This 481-page book is divided into four parts, each told by six-year-old narrators from the same family but of different generations and over a period of some fifty years, beginning in 2004 and working backwards to 1944–45. Their age is perhaps the hardest aspect of the novel to grasp: it takes a very strong suspension of disbelief to imagine people so young having such an extensive vocabulary and being so mature: attempts by the narrators to explain away problems they are too young to understand just don't have a ring of truth. However, this is a very powerful work that is difficult to put down as various unexplained facets of the story become clearer as each narrator speaks.
A rudimentary family tree just before the first part of the book tells us that first narrator, Sol, is the son of Randall and Tessa. Sol lives in the US and tells us about his parents, how his Catholic mother decided that with her husband Randall (born of a Jewish father Aron) that they would be Protestants. Tessa comes over as overbearingly child-centred, excessively concerned about a birthmark of Sol's for which she forces him to have removed by operation, but it goes wrong. (Birthmarks are a theme throughout.) Sol's story was a problem to me, as I found myself asking if he was an unreliable narrator: the almost Godlike belief in himself seemed to chime with Tessa's excessive parental behaviour, but the masturbating to violent sex on the net, the obsessions with extreme torture suggested more psychosis than a normal part of growing up.
Randall's narration (of 1982) reveals a few interesting things apart from the increasing significance of birthmarks and the minor point about the aborted picnic: this is the other side of the parental coin, and whereas Randall's father Aron is very supportive of him, his mother Sadie – who is a researcher and the one who brings in the money while Aron's play-writing doesn't do well – feels neglected. The family's move from the US to Israel (insisted on by Sadie) is a disaster.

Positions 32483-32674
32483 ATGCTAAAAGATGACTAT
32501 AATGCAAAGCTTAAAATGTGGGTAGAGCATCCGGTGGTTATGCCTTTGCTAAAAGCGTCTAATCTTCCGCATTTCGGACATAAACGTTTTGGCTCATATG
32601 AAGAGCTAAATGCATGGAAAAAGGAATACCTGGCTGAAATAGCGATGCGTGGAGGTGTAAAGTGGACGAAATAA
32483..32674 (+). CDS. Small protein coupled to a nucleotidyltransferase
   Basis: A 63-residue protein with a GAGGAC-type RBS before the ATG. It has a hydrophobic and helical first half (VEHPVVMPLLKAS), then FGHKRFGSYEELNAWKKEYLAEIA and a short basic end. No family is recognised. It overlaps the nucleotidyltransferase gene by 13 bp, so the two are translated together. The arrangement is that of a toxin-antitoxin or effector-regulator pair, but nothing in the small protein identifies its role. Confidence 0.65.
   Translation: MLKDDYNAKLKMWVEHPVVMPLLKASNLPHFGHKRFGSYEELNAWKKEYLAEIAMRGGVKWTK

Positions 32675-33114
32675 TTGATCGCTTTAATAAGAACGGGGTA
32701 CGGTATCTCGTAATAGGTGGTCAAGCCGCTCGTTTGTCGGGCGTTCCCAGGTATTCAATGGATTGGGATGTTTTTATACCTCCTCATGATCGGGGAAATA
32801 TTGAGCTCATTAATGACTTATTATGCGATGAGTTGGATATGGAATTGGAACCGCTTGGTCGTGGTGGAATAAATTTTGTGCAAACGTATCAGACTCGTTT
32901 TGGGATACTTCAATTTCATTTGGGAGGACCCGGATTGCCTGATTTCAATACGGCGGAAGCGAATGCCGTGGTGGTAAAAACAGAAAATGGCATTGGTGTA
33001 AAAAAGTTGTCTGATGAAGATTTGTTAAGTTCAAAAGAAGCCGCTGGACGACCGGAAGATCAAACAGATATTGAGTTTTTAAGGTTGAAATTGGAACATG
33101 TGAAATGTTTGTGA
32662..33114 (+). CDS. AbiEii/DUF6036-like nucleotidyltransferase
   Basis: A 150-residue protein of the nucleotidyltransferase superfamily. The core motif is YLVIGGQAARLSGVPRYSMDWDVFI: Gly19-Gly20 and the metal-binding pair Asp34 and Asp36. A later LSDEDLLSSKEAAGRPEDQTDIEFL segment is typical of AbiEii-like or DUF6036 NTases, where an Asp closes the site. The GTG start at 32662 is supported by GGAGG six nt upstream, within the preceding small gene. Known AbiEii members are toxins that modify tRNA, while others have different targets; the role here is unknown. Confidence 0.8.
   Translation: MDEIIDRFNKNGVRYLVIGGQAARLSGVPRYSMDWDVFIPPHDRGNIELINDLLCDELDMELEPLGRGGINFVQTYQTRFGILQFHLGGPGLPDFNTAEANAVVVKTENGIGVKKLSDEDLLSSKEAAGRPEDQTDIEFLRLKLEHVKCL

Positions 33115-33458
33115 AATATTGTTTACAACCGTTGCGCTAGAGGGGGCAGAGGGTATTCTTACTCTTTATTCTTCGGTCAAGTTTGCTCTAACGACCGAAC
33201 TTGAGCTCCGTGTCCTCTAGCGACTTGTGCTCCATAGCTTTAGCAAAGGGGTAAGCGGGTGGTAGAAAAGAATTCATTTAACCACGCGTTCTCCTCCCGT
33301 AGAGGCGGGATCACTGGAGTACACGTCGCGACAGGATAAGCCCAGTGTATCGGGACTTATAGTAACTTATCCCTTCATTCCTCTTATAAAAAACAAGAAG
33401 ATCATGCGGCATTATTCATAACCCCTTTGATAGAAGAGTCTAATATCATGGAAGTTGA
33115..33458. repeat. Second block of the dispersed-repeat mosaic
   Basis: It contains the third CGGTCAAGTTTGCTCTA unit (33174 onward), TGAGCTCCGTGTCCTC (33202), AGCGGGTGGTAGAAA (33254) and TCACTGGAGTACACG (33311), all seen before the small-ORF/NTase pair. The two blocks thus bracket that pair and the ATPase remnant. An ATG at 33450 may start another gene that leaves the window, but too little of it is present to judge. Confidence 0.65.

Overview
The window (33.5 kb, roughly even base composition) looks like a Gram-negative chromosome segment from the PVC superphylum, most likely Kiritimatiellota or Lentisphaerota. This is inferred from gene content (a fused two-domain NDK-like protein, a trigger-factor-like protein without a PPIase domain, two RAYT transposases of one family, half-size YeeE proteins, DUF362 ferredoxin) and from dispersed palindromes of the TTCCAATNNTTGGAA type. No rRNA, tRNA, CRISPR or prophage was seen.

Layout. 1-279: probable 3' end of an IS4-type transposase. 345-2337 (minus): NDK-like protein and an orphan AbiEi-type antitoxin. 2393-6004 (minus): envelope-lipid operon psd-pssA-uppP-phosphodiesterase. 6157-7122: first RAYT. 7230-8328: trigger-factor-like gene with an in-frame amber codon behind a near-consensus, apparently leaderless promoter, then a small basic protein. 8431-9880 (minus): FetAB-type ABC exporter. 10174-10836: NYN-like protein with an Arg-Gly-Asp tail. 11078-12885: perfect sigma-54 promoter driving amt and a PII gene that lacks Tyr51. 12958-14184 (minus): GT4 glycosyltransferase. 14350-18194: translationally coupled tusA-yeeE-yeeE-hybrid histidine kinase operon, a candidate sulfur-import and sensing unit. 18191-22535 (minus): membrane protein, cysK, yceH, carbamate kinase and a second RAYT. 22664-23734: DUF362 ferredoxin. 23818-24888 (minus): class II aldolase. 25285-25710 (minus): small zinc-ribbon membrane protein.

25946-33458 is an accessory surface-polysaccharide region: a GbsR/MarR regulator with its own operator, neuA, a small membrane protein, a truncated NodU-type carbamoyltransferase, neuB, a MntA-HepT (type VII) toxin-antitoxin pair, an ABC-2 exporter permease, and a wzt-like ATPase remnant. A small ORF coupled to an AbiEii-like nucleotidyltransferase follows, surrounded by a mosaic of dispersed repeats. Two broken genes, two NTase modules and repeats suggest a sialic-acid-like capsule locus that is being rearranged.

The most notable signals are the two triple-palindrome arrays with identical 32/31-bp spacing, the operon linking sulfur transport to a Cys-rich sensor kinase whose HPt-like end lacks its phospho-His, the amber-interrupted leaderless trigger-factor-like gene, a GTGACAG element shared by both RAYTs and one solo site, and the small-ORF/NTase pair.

Sadie's narration (of 1962) also shows a certain maternal neglect as her mother Kristina, a successful singer who leaves Sadie to her grandparents as she tours the world enjoying fame and many lovers both male and female. But Sadie later joins her mother with her new impresario husband. It's in this year that she learns that her mother was once German, and sees her mother have sex with a man called Luth (French for 'lute'): we know that Kristina (who has a few other names) owes her success to a lute (which has never appeared in any of her performances).
The reader discovers the truth in six-year-old Kristina's narration: her really being Ukrainian, being adopted under the Nazi Lebensborn programme, the full story of Luth, her birthmark, etc.
Sadie's narration, though: Marilyn Monroe's death is certainly spot-on date-wise, but all those Beatles songs from the same year? No, a bit later.
As I said before though, a great read.